watch but get involved."



Tlie pajama party will consist of
races and other miscellaneous
games. A mattress race, slam dunk
competition and other races will be
held on one side of the gym. G;
such as a bungee cord run, human
Oy paper and a moonwalk will be
held simultaneously on the other
side of the gym.

After the pajama party, a gong
show will be held. There are eight
acts so far.

"We should have 10 or U other
people," Barber said.

The Mid-Winter Party will begin
at 9 p.m. at the gym.




Food drive to help Samaritan Center

Ejfort part of Winter Jam
2001 at McKenzie Arena



Hear contemporary Christian artists at Winter
Jam 2001 hosted by Newsong along with Bryan Dun-
can, Annointed, Whisper Loud and Joy Williams, and
donate nonperishable food items to the Love is Feed-
ing Everyone Food Drive.

All food items collected in the LI.EE. Food Drive
will benefit the Samaritan Center's food pantry. Food
products need the most are canned fruits, soups and
meats (tuna), cooking oil, and jams and jellies.



Canned vegetables are not needed at this time.

The Samaritan Center, located in Ooltewah, Tenn.,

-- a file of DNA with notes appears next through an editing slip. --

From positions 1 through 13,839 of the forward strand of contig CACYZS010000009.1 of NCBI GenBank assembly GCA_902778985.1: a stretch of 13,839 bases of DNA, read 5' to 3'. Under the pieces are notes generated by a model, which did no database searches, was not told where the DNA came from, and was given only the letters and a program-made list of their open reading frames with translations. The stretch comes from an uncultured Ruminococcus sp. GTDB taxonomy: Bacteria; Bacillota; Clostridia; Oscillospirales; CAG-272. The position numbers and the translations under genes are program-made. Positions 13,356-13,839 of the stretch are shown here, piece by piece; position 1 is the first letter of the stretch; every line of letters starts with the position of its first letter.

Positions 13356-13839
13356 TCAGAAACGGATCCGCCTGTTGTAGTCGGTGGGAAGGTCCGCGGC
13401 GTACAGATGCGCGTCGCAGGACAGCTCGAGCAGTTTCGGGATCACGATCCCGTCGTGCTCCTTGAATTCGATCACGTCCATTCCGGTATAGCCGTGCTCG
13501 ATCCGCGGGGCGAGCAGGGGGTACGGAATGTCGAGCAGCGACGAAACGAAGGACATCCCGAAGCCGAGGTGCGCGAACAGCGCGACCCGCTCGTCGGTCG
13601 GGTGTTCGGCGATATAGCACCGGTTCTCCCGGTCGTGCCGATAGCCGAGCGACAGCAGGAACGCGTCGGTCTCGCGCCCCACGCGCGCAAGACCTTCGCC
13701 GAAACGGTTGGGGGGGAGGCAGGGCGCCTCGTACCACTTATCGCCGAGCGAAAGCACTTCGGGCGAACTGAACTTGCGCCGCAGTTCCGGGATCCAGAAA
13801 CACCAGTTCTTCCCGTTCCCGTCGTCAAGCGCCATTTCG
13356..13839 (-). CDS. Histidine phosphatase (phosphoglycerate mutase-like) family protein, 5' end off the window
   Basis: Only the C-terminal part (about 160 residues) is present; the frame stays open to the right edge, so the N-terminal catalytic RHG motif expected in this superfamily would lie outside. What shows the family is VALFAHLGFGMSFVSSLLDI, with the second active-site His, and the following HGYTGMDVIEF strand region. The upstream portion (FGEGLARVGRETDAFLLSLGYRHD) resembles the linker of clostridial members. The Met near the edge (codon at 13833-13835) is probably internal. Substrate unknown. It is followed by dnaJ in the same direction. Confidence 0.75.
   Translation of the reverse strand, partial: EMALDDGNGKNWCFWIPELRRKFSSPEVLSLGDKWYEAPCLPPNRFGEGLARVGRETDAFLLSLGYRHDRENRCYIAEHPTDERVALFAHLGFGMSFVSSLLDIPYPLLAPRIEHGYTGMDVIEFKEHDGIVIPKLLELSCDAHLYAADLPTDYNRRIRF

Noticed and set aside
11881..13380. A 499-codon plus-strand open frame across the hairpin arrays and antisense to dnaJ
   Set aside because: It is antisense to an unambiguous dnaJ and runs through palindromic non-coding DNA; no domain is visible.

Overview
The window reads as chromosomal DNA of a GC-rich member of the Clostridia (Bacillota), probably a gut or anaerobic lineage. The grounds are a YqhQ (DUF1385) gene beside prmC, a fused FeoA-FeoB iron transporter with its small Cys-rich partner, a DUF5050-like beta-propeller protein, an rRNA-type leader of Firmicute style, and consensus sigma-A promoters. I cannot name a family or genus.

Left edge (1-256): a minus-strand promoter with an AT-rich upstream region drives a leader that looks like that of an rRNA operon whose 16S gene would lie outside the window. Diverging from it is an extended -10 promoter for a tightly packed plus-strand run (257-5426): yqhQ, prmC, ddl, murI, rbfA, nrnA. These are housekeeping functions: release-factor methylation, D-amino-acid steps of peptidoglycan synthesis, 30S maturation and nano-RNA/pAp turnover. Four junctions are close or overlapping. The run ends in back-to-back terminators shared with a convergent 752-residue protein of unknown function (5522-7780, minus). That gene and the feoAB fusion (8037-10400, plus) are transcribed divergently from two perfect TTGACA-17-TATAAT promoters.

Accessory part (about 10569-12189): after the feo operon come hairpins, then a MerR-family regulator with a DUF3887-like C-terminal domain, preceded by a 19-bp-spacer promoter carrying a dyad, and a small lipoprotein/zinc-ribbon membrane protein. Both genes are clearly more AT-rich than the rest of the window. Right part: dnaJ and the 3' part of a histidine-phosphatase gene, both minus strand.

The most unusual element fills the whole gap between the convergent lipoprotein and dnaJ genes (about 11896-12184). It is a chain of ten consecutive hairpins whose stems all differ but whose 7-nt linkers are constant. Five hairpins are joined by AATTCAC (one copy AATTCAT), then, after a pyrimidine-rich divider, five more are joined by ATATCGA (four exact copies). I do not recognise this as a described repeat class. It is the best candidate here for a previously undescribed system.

is a nonprofit social services agency that provides
emergency assistance with food, rent prescriptions
and utilities for residents of Eastern Hamilton Coun-
ty. The center also holds monthly health events, pro-
vides free counseling, conducts a Stephen Ministry
program and operates a Thrift Shop and the Toy Con-
nection, a used-toy shop, as ministries to the commu-
nity.

Winter Jam 2001 will beheld at 7 p.m. on Saturday.
Jan. 20, at the McKenzie Arena at the University of
Tennessee, Chattanooga, Admission is S6 at the door.
It is sponsored by CCM Sunday on Sunny 92.3, DM1
Concerts and J103.



• 1 ne :iouuit:iii /illliu myi»»» w ■■— ■

POWER OUTAGE WREAKS HAVOC



No electricity leaves students
stranded in dorm rooms for iiours



By Mah Mundau.

Power outages durinR finals
week of last semester left doors
locked for residents of Thatcher
South making entrance and exit to
rooms impossible for several

Residents of Tliatcher South
were unable to pass through sever-
al doors that give access to halls on
the four floors, leaving some
locked inside and others locked

Action on the part of lAike Wag-
goner, student dean in 'Iliatcher
Soutli, allowed men from the sec-
ond floor access to their rooms
through the dean's office. The
women on second floor were not as
lucky because their door was
locked. Female residents on third